- Living with the Future
"Living with the Future" is a television documentary series first broadcast on
15 January 2007on BBC Four. It is a follow-up series to " Living with Modernism", also on BBC Four.
In this series, buildings have been constructed in the last few years and often rely on cutting-edge materials. Each episode, presenter Simon Davis visits the owners of a private house, then stays the weekend so he can comment on what the building is like to actually live in.
* 1. "Skywood", Denham,
Buckinghamshire– Arriving in style by helicopter, Simon spends the weekend in the family home of Graham Phillips, one of Foster & Partners senior execs. Built in 1999 on the site of a derelict farmhouse, this breathtakingly minimalist house consists of two interconnecting boxes containing 4 bedrooms in one and the living accommodation in the other. Structural elements aid the illusion that make the roof appear to float on the glass walls. Surrounded by tranquil gardens and containing a manmade lake. The building design with its glass curtain walls and floating roof is quite reminiscent of the Mies van der Rohe Barcelona Pavilion(architect/owner: Graham Phillips, CEO Foster and Partners) 250 m²----
* 2. "Quay House",
Peckham– Architect Ken Taylor and his partner, artist Julia Mannheim are the owners of this contemporary take on the live/work setup, which manages to look into the future whilst still celebrating its industrial past. They run an architecture and design practise from the building, formerly a milk depot in the 40s. Construction started in early 1998 and finished late 2002. In transforming the building, under tight budget restraints and with sustainability in mind, the couple have taken inspiration from its industrial heritage, by using many of the depots original features and materials. The multifunctional original and unique building has a quirky layered patchwork nature about it. Its spread over 3 levels, the ground floor is contains a kitchen, living area, office, library, studio and workshop, and hung above are 4 cosy seaside-like beach huts, which are used as sleeping quarters. The first floor contains 2 separate apartments with another above on the 3rd floor. Of note, at the front of the building is possibly the smallest gallery ever, as the name suggests [http://www.quay2c.com/index.php/m2/ 'm² Gallery'] is just a meter square and can be seen by passersby. (architect/owners: Ken Taylor & Julia Mannheim [http://www.quay2c.com/index.php/index.html Quay2c] ) 1000 m²----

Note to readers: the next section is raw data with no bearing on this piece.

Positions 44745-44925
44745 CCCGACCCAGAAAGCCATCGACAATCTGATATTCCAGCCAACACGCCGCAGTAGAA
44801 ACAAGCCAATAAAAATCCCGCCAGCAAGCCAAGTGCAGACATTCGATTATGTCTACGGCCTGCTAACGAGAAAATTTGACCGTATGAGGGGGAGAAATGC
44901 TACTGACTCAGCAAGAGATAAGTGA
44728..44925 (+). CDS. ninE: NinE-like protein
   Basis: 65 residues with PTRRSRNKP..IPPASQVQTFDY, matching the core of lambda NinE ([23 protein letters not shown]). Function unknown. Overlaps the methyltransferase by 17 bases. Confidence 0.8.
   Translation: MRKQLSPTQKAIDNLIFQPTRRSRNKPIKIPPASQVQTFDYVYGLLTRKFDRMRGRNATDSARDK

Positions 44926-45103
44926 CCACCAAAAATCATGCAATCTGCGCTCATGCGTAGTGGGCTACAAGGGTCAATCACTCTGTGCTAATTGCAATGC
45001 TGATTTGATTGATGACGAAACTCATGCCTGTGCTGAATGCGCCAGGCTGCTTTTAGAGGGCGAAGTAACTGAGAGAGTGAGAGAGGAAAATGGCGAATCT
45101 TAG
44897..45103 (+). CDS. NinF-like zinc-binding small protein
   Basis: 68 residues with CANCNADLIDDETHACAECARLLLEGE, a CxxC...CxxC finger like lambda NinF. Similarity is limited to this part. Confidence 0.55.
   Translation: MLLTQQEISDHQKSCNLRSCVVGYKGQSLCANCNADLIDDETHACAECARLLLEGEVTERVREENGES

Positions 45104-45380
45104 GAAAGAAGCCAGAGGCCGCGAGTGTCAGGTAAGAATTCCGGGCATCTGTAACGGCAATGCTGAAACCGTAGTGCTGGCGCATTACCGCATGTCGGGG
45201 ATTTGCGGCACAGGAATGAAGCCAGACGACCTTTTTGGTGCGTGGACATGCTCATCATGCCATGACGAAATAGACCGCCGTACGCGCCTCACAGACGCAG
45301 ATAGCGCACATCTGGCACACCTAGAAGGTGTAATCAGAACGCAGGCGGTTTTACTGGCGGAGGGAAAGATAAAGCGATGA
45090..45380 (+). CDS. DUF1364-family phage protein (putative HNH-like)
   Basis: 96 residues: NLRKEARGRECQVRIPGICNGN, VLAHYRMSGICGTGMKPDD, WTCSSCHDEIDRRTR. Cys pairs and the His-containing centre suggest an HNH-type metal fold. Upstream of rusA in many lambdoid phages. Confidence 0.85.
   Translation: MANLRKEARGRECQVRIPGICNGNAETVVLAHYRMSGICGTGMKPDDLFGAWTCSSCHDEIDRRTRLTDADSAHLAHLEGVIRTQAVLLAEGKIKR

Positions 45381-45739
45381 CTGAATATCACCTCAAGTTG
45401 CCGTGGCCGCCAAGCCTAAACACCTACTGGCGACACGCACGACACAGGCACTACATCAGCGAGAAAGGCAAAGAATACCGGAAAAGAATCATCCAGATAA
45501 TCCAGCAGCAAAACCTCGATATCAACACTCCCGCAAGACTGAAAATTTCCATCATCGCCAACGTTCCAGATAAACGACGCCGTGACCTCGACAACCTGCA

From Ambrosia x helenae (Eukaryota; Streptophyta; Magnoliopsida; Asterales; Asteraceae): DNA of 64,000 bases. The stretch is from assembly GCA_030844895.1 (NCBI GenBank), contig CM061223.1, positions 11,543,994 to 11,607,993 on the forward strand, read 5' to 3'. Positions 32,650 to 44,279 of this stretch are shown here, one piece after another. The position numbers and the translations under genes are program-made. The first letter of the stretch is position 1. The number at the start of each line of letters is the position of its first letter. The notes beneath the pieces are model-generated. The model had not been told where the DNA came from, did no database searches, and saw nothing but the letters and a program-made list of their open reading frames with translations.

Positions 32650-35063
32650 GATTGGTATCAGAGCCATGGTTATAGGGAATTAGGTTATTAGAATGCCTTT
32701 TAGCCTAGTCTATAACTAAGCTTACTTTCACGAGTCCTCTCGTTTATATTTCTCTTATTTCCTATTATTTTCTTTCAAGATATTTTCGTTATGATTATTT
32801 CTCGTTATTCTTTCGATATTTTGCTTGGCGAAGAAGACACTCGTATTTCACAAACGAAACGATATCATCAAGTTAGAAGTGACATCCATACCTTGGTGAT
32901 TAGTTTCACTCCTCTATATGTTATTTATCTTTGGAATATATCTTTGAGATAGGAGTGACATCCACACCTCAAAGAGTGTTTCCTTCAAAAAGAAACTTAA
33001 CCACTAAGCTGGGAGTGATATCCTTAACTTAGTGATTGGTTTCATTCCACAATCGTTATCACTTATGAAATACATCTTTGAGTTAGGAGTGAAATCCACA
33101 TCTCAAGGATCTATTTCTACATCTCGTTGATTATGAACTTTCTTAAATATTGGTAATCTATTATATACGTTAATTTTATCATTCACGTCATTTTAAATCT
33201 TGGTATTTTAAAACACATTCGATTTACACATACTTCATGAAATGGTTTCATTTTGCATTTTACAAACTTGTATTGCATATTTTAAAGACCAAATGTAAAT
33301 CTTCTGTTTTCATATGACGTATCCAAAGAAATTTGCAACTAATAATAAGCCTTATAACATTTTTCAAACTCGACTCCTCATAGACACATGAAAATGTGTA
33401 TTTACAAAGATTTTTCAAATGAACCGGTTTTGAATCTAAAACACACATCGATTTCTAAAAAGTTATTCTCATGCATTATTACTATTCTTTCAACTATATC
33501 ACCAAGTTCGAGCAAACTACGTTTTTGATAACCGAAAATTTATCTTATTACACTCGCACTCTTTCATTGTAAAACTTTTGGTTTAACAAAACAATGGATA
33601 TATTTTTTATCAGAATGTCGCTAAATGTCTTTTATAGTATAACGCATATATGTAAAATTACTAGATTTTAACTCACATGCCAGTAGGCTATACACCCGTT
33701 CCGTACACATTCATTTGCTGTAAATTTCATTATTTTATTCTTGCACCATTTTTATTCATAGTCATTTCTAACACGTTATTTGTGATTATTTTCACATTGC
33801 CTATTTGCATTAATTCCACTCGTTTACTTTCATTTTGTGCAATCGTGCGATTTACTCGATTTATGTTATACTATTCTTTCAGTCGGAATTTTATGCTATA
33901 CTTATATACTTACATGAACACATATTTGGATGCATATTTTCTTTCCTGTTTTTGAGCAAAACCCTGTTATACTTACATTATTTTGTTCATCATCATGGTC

* 3. "Drop House",
Potters Bar, Hertfordshire– Designed by architects Hudson Featherstone, a practice who have a gained themselves a reputation for imaginative, eclectic and sculptural designs. Described as 'A Suburban villa for the forward thinking' was built in 2000 for the Bolger family, set amongst a street of typical large suburban development. The large eye catching 'water drop' shape, from which the house gets its name is immediately evident on approach to the white rectilinear building. The shape extends both outside and inside, containing all the water related activities, the upper part being bathrooms and the lower section the utility room. The design takes into account the sites slight unevenness by incorporating a series terraces and mezzanines, both internal and external while capitalising on the southerly aspect. The numerous levels inside the house are connected by a series of short staircases and ramps, from the guest rooms in the basement, the living accommodation on the next floor, on up to the 3 bedrooms on the top floor. A striking angled white wall reaches up to a light-well from which light cascades down and into the stairwell below. Factoring in the 21st century philosophy of living a greener life, the house is of a highly insulated timber frame construction, including energy efficient glazing to aid solar gain and all the grey and rain water is recycled. (architect: [http://www.hudsonarchitects.co.uk/drop.htm Anthony Hudson & Sarah Featherstone] )